Amy Maxwell, Animanga Club organizer with some of the paper cranes made already for the library’s latest initiative.
by Morinville News Staff
There is a Japanese legend that anyone who folds 1000 paper cranes will have their wish granted.
The legend grew in popularity in the 1950s after the passing of Sadako Sasaki, a Japanese girl who developed leukemia after the Hiroshima blast. Before her death, she folded 1000 paper cranes in the hopes of being cured.
The Morinville Community Library’s Animanga group ( a blending of the words anime and manga) has started a community project, sharing the traditional Japanese art form.
“This group focuses not only on anime and manga but on Japanese culture as well. As such, by creating the Senbazuru and sharing Sadako’s story, we will bring the community together to raise awareness and support a worthwhile cause,” said program organizer Amy Maxwell.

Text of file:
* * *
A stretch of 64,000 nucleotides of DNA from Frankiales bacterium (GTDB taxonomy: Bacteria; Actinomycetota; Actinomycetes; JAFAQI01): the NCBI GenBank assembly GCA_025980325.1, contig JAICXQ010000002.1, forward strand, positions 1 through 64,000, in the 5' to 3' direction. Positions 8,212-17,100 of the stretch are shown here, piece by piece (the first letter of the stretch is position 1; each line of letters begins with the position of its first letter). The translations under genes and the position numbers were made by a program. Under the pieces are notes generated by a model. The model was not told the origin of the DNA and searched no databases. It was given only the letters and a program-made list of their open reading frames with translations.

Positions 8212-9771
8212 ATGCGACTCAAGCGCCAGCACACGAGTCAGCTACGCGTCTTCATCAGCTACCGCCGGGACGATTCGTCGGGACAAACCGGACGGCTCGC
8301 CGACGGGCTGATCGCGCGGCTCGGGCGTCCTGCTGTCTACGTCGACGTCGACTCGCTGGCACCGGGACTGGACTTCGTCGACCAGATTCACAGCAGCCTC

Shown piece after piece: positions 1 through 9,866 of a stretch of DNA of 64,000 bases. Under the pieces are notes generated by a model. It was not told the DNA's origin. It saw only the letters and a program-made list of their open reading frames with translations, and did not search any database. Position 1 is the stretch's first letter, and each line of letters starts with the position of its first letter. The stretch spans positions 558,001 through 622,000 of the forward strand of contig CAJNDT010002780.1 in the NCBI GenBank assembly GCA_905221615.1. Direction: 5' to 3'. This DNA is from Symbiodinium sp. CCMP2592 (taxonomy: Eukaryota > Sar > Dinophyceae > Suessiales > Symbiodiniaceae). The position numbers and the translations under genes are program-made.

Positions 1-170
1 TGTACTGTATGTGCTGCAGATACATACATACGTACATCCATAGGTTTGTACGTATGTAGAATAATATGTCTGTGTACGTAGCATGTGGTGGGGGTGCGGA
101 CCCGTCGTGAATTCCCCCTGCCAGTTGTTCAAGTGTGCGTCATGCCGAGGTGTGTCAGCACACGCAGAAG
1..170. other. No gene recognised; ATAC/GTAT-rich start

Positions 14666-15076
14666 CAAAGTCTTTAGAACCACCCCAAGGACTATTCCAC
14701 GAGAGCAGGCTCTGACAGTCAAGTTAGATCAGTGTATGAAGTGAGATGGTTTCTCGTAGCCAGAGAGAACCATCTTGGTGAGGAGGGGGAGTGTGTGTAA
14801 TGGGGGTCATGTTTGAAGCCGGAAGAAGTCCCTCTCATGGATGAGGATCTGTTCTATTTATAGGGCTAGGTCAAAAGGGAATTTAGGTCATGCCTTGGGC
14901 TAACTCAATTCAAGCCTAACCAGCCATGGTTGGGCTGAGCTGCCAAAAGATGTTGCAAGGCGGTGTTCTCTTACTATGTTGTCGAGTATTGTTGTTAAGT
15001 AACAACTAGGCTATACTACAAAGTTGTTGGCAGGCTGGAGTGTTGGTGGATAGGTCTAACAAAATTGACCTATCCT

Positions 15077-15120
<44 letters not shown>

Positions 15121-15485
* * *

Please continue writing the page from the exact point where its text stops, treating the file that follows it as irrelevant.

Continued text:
Sasaki died 63 years ago, a decade after the Hiroshima blast made her ill. Her story of making the cranes to make her wish for healing and peace come true is contained in the book Sadako and the
Thousand Paper Cranes by Eleanor Coerr. The book is available at the library for patrons to sign out.
The library will have a folding station with instructions set up at the library. The cranes will be accepted by mail or dropped off at the library until Dec. 31.
Organizers say the completed Senbazuru will be on display in January before being sent to a museum or hospital.
As part of the project, the library is also collecting donations for the Leukemia and Lymphoma Society of Canada until the end of the year.
For more information, check our website at www.morinvillelibrary.ca.